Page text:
EV Ads, GHG Emissions From Jets, & More: It’s Super Bowl Weekend

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Kickoff for the 2024 Super Bowl LVIII is scheduled for 6:30 pm ET today on CBS and on streaming channels. The Kansas City Chiefs and San Francisco 49ers will face off in the big game, but, as with so many things in our popular culture-saturated society, action worth watching is taking place off the field, too.

The Ever Popular Super Bowl Commercials for Electric Vehicles

For the second consecutive year, the average cost of a 30-second ad spot during the Super Bowl was $7 million.

Together, the Super Bowl’s ads are an annual snapshot of the economic and social moment in the country, says Ethan Heftman, a vice president of agency sales at Ampersand, an ad consortium owned by Comcast, Charter, and Cox. “As long as you have new industries — auto, cellular, tech companies — there’ll always be brands seeking that broad awareness.”

Yet there is no consumer opportunity guaranteed to reach more people than the Super Bowl. It’s the single sure bet today in television advertising — you’ll reach the audience you seek if you land a slot during the Super Bowl. CBS sold out its ad spots in a matter of weeks in November, as the Super Bowl excitement begins in the weeks leading up to the game. The wow factor rises exponentially as the actual day of the event approaches.

Super Bowl advertisements have generated lots of hype over the years for automakers about their new car and truck models. With many automotive companies cooling their expenditures this year to preserve profit margins, however, Super Bowl LVIII commercials don’t quite hold quite the allure of years past. That means fewer automotive commercials at the Super Bowl on average, and we’ll have to wait at least one more year for a robust lineup of competing EV commercials — fewer automakers this year are focusing on their battery-electric or even plug-in hybrid models.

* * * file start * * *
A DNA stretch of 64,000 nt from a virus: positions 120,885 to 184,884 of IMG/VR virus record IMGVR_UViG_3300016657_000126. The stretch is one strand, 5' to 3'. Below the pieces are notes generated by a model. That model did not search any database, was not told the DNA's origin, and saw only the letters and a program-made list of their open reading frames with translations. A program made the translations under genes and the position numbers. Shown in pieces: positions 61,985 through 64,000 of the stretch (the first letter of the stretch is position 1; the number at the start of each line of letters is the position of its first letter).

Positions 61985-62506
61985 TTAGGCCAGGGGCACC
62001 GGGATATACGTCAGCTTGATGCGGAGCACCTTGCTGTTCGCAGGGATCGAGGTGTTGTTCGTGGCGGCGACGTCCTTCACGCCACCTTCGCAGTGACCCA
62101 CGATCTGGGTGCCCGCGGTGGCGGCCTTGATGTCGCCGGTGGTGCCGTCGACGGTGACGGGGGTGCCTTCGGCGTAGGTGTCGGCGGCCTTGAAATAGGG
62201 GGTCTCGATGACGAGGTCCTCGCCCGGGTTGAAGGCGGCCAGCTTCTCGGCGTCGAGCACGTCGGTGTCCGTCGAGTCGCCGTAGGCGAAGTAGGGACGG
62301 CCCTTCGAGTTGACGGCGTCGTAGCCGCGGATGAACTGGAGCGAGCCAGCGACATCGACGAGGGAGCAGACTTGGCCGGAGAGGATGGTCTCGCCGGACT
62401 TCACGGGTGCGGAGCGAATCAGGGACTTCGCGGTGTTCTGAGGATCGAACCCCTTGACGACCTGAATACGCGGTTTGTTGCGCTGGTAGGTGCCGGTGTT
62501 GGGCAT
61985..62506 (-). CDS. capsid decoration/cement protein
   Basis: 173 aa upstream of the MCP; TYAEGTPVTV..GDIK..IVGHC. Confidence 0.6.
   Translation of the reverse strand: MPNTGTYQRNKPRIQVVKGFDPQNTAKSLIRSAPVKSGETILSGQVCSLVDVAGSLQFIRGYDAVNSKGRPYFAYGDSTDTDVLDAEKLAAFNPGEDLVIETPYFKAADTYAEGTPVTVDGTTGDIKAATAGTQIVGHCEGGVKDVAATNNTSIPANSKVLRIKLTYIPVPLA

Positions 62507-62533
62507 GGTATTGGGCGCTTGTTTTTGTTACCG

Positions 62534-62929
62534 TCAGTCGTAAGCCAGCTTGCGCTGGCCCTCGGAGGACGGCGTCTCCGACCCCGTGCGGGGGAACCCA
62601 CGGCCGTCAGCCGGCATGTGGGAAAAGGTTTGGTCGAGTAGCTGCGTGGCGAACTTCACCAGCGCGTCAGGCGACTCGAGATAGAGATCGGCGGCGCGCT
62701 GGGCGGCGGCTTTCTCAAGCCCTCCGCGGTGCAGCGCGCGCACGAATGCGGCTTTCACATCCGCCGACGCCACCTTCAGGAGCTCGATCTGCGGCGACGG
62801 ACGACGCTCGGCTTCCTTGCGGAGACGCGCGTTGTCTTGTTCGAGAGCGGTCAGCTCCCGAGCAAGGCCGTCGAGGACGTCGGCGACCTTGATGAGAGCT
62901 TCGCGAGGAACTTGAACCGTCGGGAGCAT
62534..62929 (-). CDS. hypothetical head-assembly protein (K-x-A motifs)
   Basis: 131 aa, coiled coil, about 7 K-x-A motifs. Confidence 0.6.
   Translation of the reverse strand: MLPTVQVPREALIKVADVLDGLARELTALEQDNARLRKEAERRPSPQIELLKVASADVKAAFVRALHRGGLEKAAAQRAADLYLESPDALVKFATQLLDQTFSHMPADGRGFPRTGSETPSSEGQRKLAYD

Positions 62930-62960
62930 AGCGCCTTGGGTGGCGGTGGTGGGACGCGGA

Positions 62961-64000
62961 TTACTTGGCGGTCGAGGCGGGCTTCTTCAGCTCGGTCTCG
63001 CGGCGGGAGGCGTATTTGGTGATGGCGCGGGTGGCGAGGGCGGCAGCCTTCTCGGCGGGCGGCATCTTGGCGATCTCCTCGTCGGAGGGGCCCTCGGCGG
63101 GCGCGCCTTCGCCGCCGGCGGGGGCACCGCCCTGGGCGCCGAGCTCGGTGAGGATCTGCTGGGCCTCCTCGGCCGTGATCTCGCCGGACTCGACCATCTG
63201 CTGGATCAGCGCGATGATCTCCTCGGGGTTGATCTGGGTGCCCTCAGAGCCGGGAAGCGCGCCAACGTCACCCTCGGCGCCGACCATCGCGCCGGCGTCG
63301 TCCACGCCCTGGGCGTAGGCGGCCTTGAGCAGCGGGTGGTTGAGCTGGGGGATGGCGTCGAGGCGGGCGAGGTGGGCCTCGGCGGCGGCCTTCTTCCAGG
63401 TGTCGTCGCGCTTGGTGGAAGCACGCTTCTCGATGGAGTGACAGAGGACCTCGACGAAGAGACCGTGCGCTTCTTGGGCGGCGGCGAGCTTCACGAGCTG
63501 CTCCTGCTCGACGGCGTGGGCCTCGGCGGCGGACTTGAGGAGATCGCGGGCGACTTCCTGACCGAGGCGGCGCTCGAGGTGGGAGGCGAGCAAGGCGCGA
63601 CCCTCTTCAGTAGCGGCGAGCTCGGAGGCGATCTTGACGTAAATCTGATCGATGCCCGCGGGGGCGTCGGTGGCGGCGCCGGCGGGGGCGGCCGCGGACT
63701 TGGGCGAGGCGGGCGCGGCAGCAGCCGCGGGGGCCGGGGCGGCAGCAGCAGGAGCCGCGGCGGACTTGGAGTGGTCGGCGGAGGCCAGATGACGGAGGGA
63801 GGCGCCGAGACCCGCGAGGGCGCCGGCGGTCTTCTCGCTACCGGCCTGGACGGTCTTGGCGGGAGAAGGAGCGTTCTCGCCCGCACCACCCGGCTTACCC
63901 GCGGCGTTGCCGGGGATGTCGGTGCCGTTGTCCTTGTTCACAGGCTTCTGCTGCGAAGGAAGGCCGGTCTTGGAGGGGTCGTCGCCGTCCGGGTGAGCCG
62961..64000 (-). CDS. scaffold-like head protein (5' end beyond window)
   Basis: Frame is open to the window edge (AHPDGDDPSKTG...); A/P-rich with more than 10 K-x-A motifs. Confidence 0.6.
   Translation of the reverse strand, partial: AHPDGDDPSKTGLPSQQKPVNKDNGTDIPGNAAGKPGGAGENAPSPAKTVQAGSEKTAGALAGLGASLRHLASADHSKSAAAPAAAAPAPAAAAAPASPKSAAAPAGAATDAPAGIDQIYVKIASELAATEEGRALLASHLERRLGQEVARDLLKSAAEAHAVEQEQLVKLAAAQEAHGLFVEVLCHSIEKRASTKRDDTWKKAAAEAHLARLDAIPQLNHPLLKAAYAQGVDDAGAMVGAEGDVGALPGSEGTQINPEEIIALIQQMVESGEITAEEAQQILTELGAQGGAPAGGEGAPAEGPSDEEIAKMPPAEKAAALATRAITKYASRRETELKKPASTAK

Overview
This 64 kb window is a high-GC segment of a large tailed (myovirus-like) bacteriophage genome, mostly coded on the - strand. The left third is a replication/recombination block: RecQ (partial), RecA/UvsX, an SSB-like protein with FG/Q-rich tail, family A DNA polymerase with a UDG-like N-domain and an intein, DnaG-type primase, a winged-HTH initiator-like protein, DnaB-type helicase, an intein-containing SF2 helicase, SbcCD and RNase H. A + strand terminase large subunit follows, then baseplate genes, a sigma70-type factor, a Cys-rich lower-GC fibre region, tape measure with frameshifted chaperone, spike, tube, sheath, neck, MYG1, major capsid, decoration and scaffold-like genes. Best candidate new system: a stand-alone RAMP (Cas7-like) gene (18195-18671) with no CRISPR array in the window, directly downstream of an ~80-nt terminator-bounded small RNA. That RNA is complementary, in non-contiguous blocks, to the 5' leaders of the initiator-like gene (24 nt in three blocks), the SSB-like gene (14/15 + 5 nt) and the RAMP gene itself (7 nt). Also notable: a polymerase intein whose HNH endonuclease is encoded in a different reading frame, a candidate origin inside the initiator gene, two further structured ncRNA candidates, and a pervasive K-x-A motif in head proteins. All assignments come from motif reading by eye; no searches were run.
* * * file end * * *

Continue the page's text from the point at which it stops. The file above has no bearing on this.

Three automakers have used the big Super Bowl stage to cast extra shine on their newest EVs.

BMW is teasing new hybrid and electric models of the 5 Series sedan with the debut of an ad starring Christopher Walken; he’s pestered as he runs errands by people trying to attempt to imitate his voice. This 60-second advertisement for the 100% electric BMW i5 has been accompanied by a pre-game teaser titled “Singing” that features Walken driving the electric BMW i5 while listening to USHER’s hit song, “Yeah!” Usher is today’s halftime performer. The BMW i5 was named the 2024 Car of the Year in Denmark.

Volkswagen is in on the Super Bowl EV action. “An American Love Story” is a vivid, nostalgic tour of the brand’s 75-year history in the US, beginning with the arrival of the first Type 1 vehicles — fondly nicknamed “The Beetle” —  and moving onto Herbie the Love Bug and eventually to Volkswagen’s ID. Buzz, a vehicle that will be released later in 2024. The company says the ID. Buzz will “further usher in the brand’s commitment to electromobility — and next 75 years of history.”

But Kia takes the hands-down win for the best EV — and probably best overall — SuperBowl commercial. The commercial has been termed a “heartwarming,” “emotional,” and a “perfect 10” EV9 commercial. Here’s the scene: Grandpa, who is a wheelchair user, cannot attend his granddaughter’s ice skating championship. So she skates across a well-lit frozen pond while her granddad looks on from inside his home. The scene is so fully illuminated because of the Kia EV9’s vehicle-to-infrastructure bidirectional power capability.